Rebecca Nangle is jailed for six years for stabbing her neighbour
VIOLENT Rebecca Nangle has been jailed for six years for stabbing her neighbour in a row over two New Year's Eve parties.
The 28-year-old insurance company trainee manager collapsed in tears as a jury found her guilty of the violent attack, with shocked friends and family looking on from the public gallery.
Nangle stabbed Victoria Griffiths in the back and punctured her lung just before midnight on December 31 last year.
Judge William Hart told Nangle she could have killed Ms Griffiths.
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He said: "You must have simply lost your temper in that heat of the moment.
"You could have killed her by plunging the knife into her."
The judge jailed her for six years, of which she will serve half, less the 118 days she has had a tagged home curfew on remand.
Nangle was found guilty of intent to cause Ms Griffiths grievous bodily harm after a four-day trial at Gloucester Crown Court.
Tempers flared in Priors Road, Cheltenham, after a guest chose one New Year's Eve party over another on the opposite side of the road.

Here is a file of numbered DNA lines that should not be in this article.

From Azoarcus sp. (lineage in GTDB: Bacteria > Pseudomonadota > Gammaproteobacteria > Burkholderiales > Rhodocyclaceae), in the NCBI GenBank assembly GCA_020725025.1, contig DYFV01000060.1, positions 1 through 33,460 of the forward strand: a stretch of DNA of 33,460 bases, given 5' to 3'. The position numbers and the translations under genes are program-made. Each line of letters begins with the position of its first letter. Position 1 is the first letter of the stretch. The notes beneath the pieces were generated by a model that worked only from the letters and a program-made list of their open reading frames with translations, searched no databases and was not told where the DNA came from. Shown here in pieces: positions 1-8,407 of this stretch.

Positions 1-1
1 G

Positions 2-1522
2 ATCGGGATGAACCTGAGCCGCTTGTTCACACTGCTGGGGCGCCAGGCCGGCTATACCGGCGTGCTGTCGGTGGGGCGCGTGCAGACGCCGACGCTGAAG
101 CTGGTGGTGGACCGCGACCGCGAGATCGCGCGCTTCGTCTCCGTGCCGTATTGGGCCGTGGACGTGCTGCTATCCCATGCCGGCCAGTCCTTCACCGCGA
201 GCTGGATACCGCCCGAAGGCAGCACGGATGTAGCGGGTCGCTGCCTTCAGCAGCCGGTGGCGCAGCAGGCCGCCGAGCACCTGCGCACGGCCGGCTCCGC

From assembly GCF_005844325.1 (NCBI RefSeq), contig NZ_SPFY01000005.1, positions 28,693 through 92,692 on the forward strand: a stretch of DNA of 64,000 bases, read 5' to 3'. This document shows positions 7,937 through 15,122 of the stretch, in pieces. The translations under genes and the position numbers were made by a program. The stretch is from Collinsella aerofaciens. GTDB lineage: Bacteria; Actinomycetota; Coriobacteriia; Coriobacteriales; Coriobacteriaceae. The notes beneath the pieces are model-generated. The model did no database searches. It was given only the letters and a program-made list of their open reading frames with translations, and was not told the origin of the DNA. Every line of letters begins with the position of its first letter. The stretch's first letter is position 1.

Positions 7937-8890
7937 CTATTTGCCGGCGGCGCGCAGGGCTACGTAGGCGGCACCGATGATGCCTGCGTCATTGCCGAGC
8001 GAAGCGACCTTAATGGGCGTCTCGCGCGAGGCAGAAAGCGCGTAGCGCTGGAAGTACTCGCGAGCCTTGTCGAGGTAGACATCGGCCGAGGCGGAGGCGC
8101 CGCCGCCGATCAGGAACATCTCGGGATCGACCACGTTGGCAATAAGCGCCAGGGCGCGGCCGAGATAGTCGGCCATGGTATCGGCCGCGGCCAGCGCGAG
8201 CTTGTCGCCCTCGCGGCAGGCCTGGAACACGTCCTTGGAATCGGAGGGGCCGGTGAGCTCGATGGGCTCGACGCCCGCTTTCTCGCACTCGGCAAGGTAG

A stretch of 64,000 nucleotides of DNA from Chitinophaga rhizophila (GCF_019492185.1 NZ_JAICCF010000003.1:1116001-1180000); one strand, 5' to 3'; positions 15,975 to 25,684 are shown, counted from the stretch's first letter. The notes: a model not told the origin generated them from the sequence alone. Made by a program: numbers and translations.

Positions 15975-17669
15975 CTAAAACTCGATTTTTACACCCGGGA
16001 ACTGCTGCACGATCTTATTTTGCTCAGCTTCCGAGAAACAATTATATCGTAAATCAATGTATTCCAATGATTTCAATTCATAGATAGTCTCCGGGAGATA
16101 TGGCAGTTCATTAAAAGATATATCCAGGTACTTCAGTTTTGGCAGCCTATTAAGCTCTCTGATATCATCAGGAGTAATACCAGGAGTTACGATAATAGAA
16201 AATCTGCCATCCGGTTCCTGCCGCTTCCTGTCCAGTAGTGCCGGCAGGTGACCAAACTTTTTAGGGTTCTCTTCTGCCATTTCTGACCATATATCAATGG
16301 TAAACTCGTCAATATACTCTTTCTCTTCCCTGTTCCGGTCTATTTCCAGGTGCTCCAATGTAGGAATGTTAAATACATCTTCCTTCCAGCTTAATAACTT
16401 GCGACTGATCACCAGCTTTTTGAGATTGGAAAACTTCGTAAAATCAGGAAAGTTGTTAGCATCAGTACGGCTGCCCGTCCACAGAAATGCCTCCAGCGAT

Ms Griffiths and Leigh Eyre, who lives across the road, were holding parties that night.
Nangle is Ms Eyre's niece and was at her party. But Ms Eyre's son, Craig Beard, was at Ms Griffiths' party, and this annoyed his mother..
Ms Eyre approached Ms Griffiths' ground-floor maisonette and put her hand through the open lounge window, breaking the blind. She then shouted abuse through the window at Ms Griffiths and telling her son to leave.
She is then said to have "forcefully hammered" at the door and smashed a pane of glass.
Ms Griffiths then went outside into the road to find out why Ms Eyre had caused damage to her home.
Ms Eyre was holding a knife, but that Nangle then took it from her.
Prosecutor Julian Kesner said: "She then turned around so she had her back to Leigh Eyre. She turned to go back to her home. At that point, as she was starting to walk back to her flat, she was stabbed in the back.
"She says it felt like a really hard punch. It was a punch that took the wind out of her and she did not appreciate then that she had been stabbed. She turned around and on turning she saw Rebecca Nangle running away from her."
Ms Griffiths said that as she waked back across the road she felt an "almighty" blow to the back and turned to see Nangle running across the road.
She said within moments of the blow she was bleeding and unable to breathe properly.
"It was as if my breathing had been taken away," she told the jury. "I found it incredibly hard to breathe and I was panicking as well, which made it worse."
Nangle told the jury she could remember taking the knife from her aunt, but did not recall if she still had the knife in her hand when she pushed Ms Griffiths.
David Martin, defending, said it was "a very, very sad day indeed" for Nangle and her family.
The verdict, he said, would have a devastating effect on her life and on her supportive family and friends who had been present throughout the case.
The jury convicted Nangle by a majority of 10-2 after deliberating for six-and-a-half hours.